The Crucible - Abigail Motives Essay

657 Words Feb 17th, 2012 3 Pages
The seeds of the hysteria that afflicted Salem Village, Massachusetts were sown in January 1692 when a group of young girls began to display bizarre behavior, with no decorum whatsoever, and accused people of witchery. Abigail Williams, one of the main accusers in the Salem Witch Trials, starts her web of lies in a desperate attempt to not be held accountable for her nefarious deeds in the forests the night before the play opens. The childish girl needed attention and with each accusation that she did, the town loved her and believed her more, which granted her more and more power. In fact, Abigail continued with the hysteria in order take revenge on Elizabeth Proctor, so that she could have John Proctor for herself.
The night before the
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Then, you can't deny that Abby seems to be a bit of a drama queen who loves attention.
Although being whipped and having all the attention of the town where some of the reasons for Abigail to do the things that she did, perhaps the single most important action was that she wanted to take revenge on Elizabeth Proctor. Abigail used to be the servant in the Proctor’s household, but as Elizabeth finds out that John Proctor had an occult affair with Abigail, she fired her. Abigail started accusing people to whom she had a great bitterness against; this will build up her accusing reputation, so that when she finally gets around to accusing Elizabeth it will be believable. If she did only accused Elizabeth, that would be too suspicious, but if Elizabeth is just one of many evil witches in town, no one will really notice it as anything different.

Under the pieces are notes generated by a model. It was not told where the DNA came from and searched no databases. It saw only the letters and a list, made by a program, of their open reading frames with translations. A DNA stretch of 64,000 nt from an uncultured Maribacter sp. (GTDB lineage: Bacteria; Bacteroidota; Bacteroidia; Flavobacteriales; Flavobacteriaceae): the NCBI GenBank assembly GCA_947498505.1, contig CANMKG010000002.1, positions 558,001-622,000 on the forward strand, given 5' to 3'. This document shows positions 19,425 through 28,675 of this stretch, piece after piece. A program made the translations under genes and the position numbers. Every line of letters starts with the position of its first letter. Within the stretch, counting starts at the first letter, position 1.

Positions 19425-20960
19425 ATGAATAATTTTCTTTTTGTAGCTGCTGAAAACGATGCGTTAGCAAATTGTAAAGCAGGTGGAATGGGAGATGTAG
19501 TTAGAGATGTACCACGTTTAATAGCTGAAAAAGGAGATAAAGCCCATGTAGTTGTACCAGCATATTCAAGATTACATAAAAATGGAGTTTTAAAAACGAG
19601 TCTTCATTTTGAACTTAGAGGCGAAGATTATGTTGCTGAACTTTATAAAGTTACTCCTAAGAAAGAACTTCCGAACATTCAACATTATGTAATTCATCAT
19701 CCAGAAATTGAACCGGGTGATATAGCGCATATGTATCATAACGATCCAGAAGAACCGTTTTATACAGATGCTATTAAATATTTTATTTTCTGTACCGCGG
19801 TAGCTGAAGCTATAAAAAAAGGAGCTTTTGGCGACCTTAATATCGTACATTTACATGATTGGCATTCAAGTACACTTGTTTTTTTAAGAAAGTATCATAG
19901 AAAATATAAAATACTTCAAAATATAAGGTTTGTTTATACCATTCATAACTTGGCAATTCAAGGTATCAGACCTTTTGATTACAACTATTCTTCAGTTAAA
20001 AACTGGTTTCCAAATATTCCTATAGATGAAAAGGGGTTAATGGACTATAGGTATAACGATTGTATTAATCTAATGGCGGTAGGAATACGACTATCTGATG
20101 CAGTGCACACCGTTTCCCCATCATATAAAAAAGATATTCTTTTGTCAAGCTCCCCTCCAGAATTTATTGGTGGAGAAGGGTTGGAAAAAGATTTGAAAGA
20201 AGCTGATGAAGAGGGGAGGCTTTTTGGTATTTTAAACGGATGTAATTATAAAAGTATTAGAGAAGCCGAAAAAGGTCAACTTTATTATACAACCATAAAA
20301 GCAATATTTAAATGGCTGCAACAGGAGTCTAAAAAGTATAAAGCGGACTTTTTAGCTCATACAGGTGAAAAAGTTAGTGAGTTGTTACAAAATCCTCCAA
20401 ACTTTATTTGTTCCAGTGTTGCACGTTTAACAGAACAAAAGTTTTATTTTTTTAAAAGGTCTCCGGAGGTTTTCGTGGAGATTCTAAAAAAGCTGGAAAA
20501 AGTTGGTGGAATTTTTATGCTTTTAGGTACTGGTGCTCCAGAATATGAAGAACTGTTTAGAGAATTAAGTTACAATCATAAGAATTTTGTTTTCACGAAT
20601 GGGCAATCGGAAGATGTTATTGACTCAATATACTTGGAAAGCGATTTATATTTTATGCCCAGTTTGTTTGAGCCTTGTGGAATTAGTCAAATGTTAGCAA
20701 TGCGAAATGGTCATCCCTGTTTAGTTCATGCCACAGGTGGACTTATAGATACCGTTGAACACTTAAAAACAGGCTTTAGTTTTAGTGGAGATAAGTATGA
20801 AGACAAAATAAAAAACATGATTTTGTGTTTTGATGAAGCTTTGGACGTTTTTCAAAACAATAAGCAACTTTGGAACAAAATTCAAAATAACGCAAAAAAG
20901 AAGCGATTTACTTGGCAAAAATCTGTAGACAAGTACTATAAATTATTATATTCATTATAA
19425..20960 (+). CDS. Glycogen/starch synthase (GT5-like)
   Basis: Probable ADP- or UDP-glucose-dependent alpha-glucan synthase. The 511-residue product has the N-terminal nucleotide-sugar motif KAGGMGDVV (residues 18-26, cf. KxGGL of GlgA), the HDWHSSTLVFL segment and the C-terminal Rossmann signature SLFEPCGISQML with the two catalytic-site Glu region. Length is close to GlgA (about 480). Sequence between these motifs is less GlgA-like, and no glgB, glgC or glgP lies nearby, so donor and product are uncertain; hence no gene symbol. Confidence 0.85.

All of these factors lead to Abigail being a ringleader of one of the most notorious gangs of accusers in American history. And even though it sounds incoherent to us in this point of time, it was something of extreme importance to them; as they were very religious people, they were Puritans. Twenty people were executed, but a tragic hero, John Proctor, put an end to the hysteria by being an honest and a nonconformist person. By his refusal to confess, he showed up his courage, his aversion to lies, and his morality to everyone in the

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